>the perl FAQ was corrected with a much better shuffle as a result
    >(look for the key word 'permute').


    I, like many others here, am a dial-up off-line user; so, where known,
    "Please Give URL". The algorithm in the sci.crypto FAQ seems to be
    equivalent to the above, encoded in C.


    >The major flaw with this algorithm is that not all permutations are
    >equally possible.


    I certainly don't believe that.

    > This may not be the worst problem with a
    >card-shuffling program, but i would be annoyed with it.


    Agreed that it would be a major flaw.

    >The algorithm (or one of them) that should be looked at is the
    >Fischer-Krause algorithm.


    PGU.


    --
    © John Stockton, Surrey, UK. ?@merlyn.demon.co.uk Turnpike v4.00 IE 4 ©
    <URL:http://jibbering.com/faq/> Jim Ley's FAQ for news:comp.lang.javascript
    <URL:http://www.merlyn.demon.co.uk/js-index.htm> jscr maths, dates, sources.
    <URL:http://www.merlyn.demon.co.uk/> TP/BP/Delphi/jscr/&c, FAQ items, links.
    Dr John Stockton, Feb 18, 2004
    #12
  13. Also sprach Lasse Reichstein Nielsen:

    >>> By reading the FAQ and following its "shuffling" reference, you
    >>> could have found
    >>>
    >>> function Shuffle(Q) { var R, T, J
    >>> for (J=Q.length-1 ; J>0 ; J--)
    >>> { R=Random(J+1) ; T=Q[J] ; Q[J]=Q[R] ; Q[R]=T }
    >>> return Q }
    >>>
    >>> which is AFAICS the best possible Shuffle.


    >> This is actually well-known to be a bad shuffle algorithm.


    > I think you are misreading the algorithm.


    Thanks to all of you for your advice and pointing out that link in the FAQ.
    The algorithm that I am currently using is this:

    var i = 2 * cards.length;
    while(i--) {
    c1 = parseInt(Math.random() * cards.length);
    c2 = parseInt(Math.random() * cards.length);
    c = cards[c1];
    cards[c1] = cards[c2];
    cards[c2] = c;
    }

    I'm sure it could be optimized and maybe a lower initial value for i would
    be sufficient.
    Thomas Mlynarczyk, Feb 18, 2004
    #13
  14. Also sprach Pete:

    > This is similar to Freecells game recall method:


    > var gameNumber=1; file://1 to 1,000,000
    > var n=52; file://card numbers, id's or whatever.
    >
    > function rnd(){
    > gameNumber=gameNumber*314591+343421;
    > gameNumber=gameNumber-1000000*Math.floor(gameNumber/1000000);
    > return gameNumber/1000000;
    > }
    >
    > function doIt(){
    > chosenGame=new Array();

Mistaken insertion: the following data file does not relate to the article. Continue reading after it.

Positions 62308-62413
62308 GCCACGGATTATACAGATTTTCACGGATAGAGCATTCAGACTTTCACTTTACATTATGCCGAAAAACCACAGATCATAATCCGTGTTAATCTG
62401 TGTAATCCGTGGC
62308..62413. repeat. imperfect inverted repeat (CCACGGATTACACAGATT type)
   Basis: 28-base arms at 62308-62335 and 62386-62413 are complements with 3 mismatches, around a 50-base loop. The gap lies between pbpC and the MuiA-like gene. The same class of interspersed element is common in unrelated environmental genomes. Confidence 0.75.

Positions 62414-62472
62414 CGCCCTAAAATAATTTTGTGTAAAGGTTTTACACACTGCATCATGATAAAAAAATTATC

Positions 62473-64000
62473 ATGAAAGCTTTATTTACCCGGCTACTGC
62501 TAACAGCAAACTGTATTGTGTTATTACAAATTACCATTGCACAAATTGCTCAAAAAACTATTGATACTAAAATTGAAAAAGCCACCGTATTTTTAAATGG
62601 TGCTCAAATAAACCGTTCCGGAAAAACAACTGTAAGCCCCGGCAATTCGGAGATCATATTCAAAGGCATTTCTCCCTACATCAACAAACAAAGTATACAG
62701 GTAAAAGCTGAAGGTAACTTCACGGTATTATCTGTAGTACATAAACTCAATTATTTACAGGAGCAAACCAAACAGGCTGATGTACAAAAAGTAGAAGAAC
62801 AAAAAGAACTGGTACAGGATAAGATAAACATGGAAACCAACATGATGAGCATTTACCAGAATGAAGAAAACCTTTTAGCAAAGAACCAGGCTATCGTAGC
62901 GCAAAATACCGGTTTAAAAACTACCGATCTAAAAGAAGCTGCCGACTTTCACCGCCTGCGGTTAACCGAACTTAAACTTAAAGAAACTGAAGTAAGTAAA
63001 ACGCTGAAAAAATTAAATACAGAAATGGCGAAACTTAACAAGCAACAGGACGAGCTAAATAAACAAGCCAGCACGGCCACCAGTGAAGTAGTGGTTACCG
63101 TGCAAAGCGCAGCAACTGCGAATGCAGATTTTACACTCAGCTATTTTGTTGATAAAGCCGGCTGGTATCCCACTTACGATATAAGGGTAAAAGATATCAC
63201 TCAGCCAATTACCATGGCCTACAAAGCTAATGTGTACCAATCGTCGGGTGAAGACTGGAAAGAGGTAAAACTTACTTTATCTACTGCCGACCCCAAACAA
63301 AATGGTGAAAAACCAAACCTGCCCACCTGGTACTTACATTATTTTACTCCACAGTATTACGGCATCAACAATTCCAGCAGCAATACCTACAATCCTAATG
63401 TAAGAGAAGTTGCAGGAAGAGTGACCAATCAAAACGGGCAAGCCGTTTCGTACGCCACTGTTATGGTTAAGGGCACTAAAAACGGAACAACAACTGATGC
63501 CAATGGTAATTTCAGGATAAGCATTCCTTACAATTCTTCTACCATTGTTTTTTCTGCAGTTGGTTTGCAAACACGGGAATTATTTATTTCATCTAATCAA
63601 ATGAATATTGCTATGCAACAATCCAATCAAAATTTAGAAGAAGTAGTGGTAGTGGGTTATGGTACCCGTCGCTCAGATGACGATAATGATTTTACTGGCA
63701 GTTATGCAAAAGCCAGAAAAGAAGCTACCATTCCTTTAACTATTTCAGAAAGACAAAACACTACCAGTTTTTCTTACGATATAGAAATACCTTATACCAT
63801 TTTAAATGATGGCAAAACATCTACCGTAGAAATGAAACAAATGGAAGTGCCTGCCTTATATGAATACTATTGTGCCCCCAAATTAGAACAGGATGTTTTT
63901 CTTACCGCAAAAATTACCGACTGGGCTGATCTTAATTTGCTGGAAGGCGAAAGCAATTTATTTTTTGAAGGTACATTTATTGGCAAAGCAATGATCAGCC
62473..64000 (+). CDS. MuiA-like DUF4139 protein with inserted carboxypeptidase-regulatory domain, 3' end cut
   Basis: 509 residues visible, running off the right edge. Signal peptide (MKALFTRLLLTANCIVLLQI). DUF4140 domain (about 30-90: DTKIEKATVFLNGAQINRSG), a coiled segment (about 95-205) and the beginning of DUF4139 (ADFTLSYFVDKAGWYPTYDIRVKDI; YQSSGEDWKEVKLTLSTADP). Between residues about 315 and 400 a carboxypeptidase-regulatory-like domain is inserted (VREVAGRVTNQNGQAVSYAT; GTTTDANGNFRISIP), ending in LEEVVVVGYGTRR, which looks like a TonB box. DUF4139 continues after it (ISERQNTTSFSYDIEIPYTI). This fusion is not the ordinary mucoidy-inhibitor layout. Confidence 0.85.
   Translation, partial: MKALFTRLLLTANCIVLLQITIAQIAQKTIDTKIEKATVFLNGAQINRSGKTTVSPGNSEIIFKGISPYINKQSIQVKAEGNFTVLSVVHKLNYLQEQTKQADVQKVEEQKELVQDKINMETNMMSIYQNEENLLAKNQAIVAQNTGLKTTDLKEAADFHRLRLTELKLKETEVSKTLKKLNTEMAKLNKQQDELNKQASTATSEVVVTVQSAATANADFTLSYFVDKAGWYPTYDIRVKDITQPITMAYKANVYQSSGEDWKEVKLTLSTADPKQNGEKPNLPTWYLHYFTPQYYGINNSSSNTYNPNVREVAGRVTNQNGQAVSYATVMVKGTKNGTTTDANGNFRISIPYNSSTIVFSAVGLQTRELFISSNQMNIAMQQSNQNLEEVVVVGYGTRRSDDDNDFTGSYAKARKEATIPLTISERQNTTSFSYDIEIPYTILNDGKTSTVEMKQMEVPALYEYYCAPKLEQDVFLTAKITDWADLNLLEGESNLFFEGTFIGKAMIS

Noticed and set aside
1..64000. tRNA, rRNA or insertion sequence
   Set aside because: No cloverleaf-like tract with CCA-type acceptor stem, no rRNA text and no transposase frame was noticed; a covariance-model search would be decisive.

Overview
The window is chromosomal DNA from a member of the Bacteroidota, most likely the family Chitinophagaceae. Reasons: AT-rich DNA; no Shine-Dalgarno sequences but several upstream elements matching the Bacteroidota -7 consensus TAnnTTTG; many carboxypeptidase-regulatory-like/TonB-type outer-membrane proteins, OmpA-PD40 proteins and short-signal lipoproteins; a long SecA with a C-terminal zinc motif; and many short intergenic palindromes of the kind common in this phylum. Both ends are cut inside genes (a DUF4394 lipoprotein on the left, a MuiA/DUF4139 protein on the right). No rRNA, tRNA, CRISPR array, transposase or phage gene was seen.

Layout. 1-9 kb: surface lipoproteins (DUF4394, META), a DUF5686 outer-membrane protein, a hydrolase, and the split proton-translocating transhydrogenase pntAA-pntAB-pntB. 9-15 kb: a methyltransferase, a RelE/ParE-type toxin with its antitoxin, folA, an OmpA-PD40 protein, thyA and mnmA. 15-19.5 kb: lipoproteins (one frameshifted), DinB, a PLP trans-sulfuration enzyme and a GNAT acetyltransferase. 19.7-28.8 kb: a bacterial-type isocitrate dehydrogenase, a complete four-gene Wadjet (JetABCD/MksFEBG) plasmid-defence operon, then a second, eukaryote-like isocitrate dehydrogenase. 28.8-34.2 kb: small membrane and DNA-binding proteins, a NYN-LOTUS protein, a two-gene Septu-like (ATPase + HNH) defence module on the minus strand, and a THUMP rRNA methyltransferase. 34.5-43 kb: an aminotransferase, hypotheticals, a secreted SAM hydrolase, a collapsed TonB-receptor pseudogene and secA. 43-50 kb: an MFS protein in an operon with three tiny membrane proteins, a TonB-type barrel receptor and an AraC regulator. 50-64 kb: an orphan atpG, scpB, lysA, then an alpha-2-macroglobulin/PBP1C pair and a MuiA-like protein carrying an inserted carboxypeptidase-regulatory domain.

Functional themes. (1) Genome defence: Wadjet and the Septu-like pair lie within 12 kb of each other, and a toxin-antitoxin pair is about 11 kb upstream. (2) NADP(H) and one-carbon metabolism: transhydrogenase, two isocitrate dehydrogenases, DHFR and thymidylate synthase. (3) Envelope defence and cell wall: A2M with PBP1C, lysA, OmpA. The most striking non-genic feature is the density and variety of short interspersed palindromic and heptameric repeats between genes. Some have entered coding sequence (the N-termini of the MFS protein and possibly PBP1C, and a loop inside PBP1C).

> for (var i=0; i < n; i++){
    > chosenGame = i;
    > }
    > var k, x;
    > for (var i=0; i < n-1; i++){
    > k=Math.floor((n-i)*rnd());
    > if (k==(n - i)){
    > k=n-i-1;
    > }
    > x=chosenGame;
    > chosenGame=chosenGame[i+k];
    > chosenGame[i+k]=x;
    > }
    > alert("Game id = "+gameNumber+"\nHowever, your user would just"
    > +" input original 'gameNumber' to replay this game, #1 in this"
    > +" example.\n\n"+chosenGame);
    > }
    > doIt();


    Thanks a lot - that seems to be the thing I'm looking for! :)

    Greetings,
    Thomas
    Thomas Mlynarczyk, Feb 18, 2004
    #14
  15. Dr John Stockton <> writes:

    > "My" method was taken from a reliable-seeming source, and most people
    > seem willing to believe that it is best.


    Knuth's "The Art of Computer Programming" is not just reliable-seeming.
    It is authoritative, going on definitive. :)

    /L
    --
    Lasse Reichstein Nielsen -
    DHTML Death Colors: <URL:http://www.infimum.dk/HTML/rasterTriangleDOM.html>
    'Faith without judgement merely degrades the spirit divine.'
    Lasse Reichstein Nielsen, Feb 18, 2004
    #15
  16. JRS: In article <>, seen in
    news:comp.lang.javascript, Lasse Reichstein Nielsen <>
    posted at Wed, 18 Feb 2004 20:13:54 :-
    >Dr John Stockton <> writes:
    >
    >> "My" method was taken from a reliable-seeming source, and most people
    >> seem willing to believe that it is best.

    >
    >Knuth's "The Art of Computer Programming" is not just reliable-seeming.
    >It is authoritative, going on definitive. :)


    But I did not get the method directly from Knuth; I only have it on
    hearsay that it's in Knuth, and the version I presented has been
    translated at least twice.

    --
    © John Stockton, Surrey, UK. ?@merlyn.demon.co.uk Turnpike v4.00 IE 4 ©
    <URL:http://jibbering.com/faq/> Jim Ley's FAQ for news:comp.lang.javascript
    <URL:http://www.merlyn.demon.co.uk/js-index.htm> jscr maths, dates, sources.
    <URL:http://www.merlyn.demon.co.uk/> TP/BP/Delphi/jscr/&c, FAQ items, links.
    Dr John Stockton, Feb 19, 2004
    #16
  17. In article <>,
    Lasse Reichstein Nielsen <> wrote:
    > (John M. Gamble) writes:
    >
    >> In article <>,
    >> Dr John Stockton <> wrote:

    >
    >>>By reading the FAQ and following its "shuffling" reference, you could
    >>>have found
    >>>
    >>> function Shuffle(Q) { var R, T, J
    >>> for (J=Q.length-1 ; J>0 ; J--)
    >>> { R=Random(J+1) ; T=Q[J] ; Q[J]=Q[R] ; Q[R]=T }
    >>> return Q }
    >>>
    >>>which is AFAICS the best possible Shuffle.

    >>
    >> This is actually well-known to be a bad shuffle algorithm.

    >...